If you're seeing this message, it means we're having trouble loading external resources on our website.

If you're behind a web filter, please make sure that the domains *.kastatic.org and *.kasandbox.org are unblocked.

Main content

Free fall 1 body - solved example

Let's solve problems on one body in free fall. Created by Mahesh Shenoy.

Want to join the conversation?

Video transcript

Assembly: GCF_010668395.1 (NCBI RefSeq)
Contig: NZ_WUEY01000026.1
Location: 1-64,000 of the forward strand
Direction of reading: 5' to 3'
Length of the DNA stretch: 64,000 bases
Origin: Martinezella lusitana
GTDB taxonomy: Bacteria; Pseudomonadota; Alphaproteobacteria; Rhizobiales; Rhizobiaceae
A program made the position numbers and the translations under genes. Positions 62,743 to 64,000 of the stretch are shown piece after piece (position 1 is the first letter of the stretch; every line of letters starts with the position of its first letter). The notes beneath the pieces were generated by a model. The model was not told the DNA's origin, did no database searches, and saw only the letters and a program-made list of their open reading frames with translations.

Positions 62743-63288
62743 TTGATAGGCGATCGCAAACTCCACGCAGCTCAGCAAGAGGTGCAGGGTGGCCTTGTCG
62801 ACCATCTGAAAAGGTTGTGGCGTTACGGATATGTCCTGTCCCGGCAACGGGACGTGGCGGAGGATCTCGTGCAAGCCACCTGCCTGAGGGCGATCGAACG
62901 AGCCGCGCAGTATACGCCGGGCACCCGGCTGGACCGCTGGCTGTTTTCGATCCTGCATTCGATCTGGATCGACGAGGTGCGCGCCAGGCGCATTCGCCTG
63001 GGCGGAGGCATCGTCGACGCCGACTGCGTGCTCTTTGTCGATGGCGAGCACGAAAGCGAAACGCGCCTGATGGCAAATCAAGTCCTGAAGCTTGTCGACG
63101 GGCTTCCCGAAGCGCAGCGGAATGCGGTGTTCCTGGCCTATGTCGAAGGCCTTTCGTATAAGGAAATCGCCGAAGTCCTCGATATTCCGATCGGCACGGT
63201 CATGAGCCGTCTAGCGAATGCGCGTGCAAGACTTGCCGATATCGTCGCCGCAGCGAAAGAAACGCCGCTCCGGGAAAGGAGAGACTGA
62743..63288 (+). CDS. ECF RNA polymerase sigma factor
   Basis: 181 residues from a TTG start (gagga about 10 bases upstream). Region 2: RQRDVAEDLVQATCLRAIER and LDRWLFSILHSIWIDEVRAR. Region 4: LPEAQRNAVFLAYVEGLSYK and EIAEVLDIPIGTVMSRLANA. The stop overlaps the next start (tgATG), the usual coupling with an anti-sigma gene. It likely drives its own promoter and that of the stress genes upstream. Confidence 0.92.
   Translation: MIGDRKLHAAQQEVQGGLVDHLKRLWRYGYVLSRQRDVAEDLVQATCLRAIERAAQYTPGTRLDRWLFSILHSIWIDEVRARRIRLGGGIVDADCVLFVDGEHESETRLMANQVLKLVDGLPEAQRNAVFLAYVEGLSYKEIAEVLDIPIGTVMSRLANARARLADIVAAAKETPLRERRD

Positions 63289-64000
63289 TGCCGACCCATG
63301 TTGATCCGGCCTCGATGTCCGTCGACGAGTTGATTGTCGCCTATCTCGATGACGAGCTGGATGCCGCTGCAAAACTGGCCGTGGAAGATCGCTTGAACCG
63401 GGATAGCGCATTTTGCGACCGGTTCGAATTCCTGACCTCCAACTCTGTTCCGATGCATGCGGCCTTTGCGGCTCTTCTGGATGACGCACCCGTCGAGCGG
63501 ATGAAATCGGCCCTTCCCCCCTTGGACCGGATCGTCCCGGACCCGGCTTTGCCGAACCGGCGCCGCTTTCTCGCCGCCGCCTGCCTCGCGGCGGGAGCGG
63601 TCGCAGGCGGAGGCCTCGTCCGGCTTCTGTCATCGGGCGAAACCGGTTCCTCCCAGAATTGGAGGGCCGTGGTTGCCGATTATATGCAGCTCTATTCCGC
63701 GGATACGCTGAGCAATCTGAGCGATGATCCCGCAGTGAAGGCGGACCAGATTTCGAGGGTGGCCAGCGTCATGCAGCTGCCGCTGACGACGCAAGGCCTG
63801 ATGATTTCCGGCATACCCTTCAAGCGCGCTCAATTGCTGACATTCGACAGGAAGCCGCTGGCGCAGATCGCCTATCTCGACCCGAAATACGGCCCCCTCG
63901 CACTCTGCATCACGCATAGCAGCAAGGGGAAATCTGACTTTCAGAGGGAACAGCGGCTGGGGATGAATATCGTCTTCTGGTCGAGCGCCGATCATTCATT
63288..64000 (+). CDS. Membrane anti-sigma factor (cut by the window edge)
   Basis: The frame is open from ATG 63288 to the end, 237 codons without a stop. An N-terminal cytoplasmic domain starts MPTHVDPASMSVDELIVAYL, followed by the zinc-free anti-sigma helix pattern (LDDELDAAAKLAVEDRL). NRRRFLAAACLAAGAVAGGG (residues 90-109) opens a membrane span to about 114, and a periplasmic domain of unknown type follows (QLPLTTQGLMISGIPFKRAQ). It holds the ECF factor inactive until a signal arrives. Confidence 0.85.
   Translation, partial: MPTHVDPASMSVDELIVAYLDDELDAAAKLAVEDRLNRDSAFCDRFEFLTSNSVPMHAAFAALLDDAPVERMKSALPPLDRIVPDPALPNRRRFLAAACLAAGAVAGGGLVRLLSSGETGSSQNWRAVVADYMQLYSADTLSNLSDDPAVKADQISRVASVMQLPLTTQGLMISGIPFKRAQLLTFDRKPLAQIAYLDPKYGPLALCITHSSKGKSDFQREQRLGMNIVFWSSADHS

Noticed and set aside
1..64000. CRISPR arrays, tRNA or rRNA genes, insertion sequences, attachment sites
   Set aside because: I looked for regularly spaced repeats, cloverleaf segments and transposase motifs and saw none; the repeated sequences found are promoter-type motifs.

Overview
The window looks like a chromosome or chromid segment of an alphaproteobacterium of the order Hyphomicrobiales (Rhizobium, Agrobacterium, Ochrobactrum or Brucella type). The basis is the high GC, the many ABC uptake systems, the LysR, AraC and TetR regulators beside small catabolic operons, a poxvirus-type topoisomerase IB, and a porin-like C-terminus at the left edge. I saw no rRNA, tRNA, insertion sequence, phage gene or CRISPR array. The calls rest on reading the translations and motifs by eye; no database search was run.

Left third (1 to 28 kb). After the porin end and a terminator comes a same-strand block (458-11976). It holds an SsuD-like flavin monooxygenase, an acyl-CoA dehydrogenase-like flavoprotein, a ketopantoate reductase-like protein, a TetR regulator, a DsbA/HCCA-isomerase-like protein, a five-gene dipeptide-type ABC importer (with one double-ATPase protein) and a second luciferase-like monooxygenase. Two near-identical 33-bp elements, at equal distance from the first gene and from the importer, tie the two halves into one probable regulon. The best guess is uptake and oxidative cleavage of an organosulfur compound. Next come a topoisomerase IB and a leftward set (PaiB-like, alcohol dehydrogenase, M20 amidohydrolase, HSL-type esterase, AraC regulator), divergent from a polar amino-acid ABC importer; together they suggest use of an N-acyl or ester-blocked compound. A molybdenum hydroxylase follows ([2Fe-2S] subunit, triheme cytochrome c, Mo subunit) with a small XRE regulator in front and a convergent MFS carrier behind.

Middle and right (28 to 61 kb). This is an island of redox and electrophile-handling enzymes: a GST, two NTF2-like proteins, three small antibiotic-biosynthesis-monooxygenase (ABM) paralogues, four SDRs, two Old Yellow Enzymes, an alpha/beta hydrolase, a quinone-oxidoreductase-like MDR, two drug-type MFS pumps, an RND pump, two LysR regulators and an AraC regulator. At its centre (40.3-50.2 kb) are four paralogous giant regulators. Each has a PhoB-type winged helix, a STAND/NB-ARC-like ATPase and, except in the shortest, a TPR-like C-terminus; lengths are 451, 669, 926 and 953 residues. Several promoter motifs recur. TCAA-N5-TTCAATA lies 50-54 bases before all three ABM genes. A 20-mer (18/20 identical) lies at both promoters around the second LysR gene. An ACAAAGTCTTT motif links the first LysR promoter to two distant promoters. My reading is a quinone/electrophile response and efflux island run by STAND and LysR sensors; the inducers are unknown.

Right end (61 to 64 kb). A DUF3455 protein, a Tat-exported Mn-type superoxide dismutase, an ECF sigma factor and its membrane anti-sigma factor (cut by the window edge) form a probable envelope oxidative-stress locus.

- [Instructor] Let's solve a couple of problems on falling things. Here's the first one, Deadpool drops from a height of 45 meters. Find the time it takes for him to reach the ground. G is 10 meters per second squared. So let's look at what's given to us. We have Deadpool, who's dropping from a height of 45 meters. So let's draw a diagram. Here's our Deadpool, a superhero who always puts his maximum efforts in catching bad guys. He's dropping from a height of 45 meters. That means the height right now is this height is 45 meters. We need to find the time it takes for him to reach the ground. So how do we solve this? Well, remember that whenever things are falling under gravity, they have a constant acceleration of 9.8 meters per second squared. In this problem, they've asked us to round it off to 10. So this is the acceleration with which Deadpool is gonna fall. Okay, so what? Well, whenever something has a constant acceleration then we can use three equations of motion to solve them, where V is the final velocity. U is the initial velocity, acceleration, time and S is displacement. Now, if you're not familiar with this equation, so you need a refresher, great idea to go back and watch videos on equations of motion, and then come back over here. And so we'll write down what's given to us and what is asked and we'll see which equation to use to solve the problem. Okay, it's given the Deadpool drops from a height of 45 meter, which means he's gonna fall down. He's gonna displace by 45 meters. So we know the displacement is 45 meters. We also know his acceleration, his acceleration is going to be 10 meters per second squared. Now what's important is accelerations can be both positive and negative, wherever objects speed up, this means the acceleration is positive. And whenever objects slow down, we say that exploration is negative. So in this example, notice Deadpool is gonna speed up as he falls, he's gonna go faster and faster, right? And so in our example, we'll take acceleration to be positive. What else has given? It seems like it's only these two things are given, right? But there's on one more information, which is pretty important. It's given the Deadpool drops from the height of 45 meters. Whenever something is dropped, we know it's initial velocity is zero, okay.? So we know the initial velocity of Deadpool, that is zero and we are calculate the time it takes for him to reach the ground that means we need to find what T is. So now we just have to select which of the equation we can use to solve the problem. And before I do that over here, great idea to pause video and see if you can choose, you can select which equation you would use to solve this problem. All right, let's go through each question one by one. Can we use the first one? No, because the first one has V in it, which we don't know. Can we use the second one? We know S we know U and we know, A. Hey, we can use the second equation. We can go for this equation. What about the third one? The third one doesn't even have T in it. So even third one we can't use. So we have a winner and we're going to use equation number two, and substitute and solve the problem. And again, if you didn't solve it earlier, now would be a great time to, again, pause and see if you can go ahead and plug in. Okay, let's go ahead and substitute. S is 45 meters that equals U, which is zero. And so this whole term goes to zero, which I will not write. Plus half times A which is 10 meters per second squared, times T squared. And now all we have to do is solve this equation and we'll be done. So let's simplify this. Let's see what we get. Two goes five times and our meter cancels over here. And the five goes nine times over here. So what do we have? We have nine on the left-hand side and we have T square on the right hand side divided by second squared. So if I multiply by second square on both sides, I will now get nine... Let me know that over here, I get nine second squared equals T squared. And now, since I want to calculate what T is, let's take the square root on both sides. Squared of nine is three, squared of second square is seconds equals T. And there's an answer, so T is three seconds. That means Deadpool takes three seconds to land on the ground. Now, before we proceed, one question we might have is squared of nine is both Plus three N minus three, right? So why did we ignore the minus three? Well, because if time is minus three, it is less than zero. And that represents the past because time is zero is the present it's right now. So, less than zero that present past, more than zero represents future. Since we are asked to calculate how long it takes for him to reach the ground after he has dropped, we care about the future. And it's for that reason, we only consider the positive time. And so you'll see most of the physics problems, whenever we're asked to calculate the time since we were asked about the future, we only consider the positive ones and we'll ignore the negative ones, so negative values. So anyways, let's now consider another problem. Spider-Man jumps straight up with the speed of 20 meters per second, calculate the maximum height he reaches. Again, given G is 10 meters per second square. Can you try to solve this one yourself? Again, make a quick drawing of this. See what is given what is asked and then pick an equation to use. All right, let's see. So we are given that the Spider-Man is jumping straight up, so let's draw that. So here's our Spider-Man, who's jumping straight up with the speed of 20 meters per second, we need to calculate the maximum height he reaches. So eventually he would reach a maximum height and then start falling back, right? So we need to calculate what that maximum height is. What is that distance? So again, let's write down what's given to us. We know that initial velocity with which Spider-Man jumps. So we know U that is 20 meters per second. We also know the acceleration. Whenever things are falling under gravity, immediately we know it's acceleration. Acceleration is going to be now this time, is it going to be plus or minus 10? Well, this time where as Spider-Man goes up, he slows down, right? He slows down as it is that he's losing velocity. And since he's losing velocity, the acceleration becomes negative. It's a deceleration right? So the acceleration becomes minus 10 meters per second squared. Again, that's the important part over here. What else is given? Again it feels like these are the only two things given, right? But something else is also given. Again, this is super important to figure out. We are asked to calculate the maximum height. And at the maximum height, we know the velocity of Spider-Man. At this point, if this is the maximum height, his velocity must be zero. That means we know his final velocity is zero. How do we know that? Why is it so? Well think about it, if Spider-Man did not have zero velocity, if say he was still going up with some velocity, then this wouldn't be the maximum height he's yet to reach the maximum height, isn't it? On the other hand of Spider-Man was going down with some velocity, tat means he has already reached some maximum height, and now he's coming downwards. So the only possible velocity for Spider-Man at the maximum height must be zero, right? Think about this. All right, and what we are asked. Well, we are asked to calculate that maximum height. So in this case, we're asked to calculate the displacement. That's what we need to know the displacement of Spider-Man. Again, which equation do we go for? Now, again, if you want to try this on your own, great idea to pause and see which equation you would go for, but let's see, we can't use the first equation because it does not have S, it is useless. What the second equation, hey, we can't use that because there's a T in it. And we don't know the time. So that only leaves us with the third equation. And so we can use equation number three. And if we substitute these values, which I'm pretty sure you can do now, we will get zero equals 20 meters per second squared, plus two times minus 10 meters per second square at times S and to save time, I'm pretty sure you can do this yourself. I'll tell you what the final answer turns out to be. If you calculate that, if you simplify, you will get the displacement as to be 20 meters. That means Spider-Man reaches a maximum height of 20 meters. And so whenever things are falling under gravity, because they have a constant acceleration, we can always use the three equations of motion and solve our problems. Now, there are a couple of things to be careful about though. One is the sign of the acceleration. When objects are thrown up, because their velocity will decrease, our acceleration will be negative. If the obliques are thrown down, the acceleration becomes positive. Another thing is sometimes the data is not given directly. It's a little hidden. For example, if we were given it reaches maximum height, but we had to understand that maximum height means the final velocity is zero. Similarly, in the previous problem, it was given that he drops from a height. We had to understand that drops means that initial velocity is zero.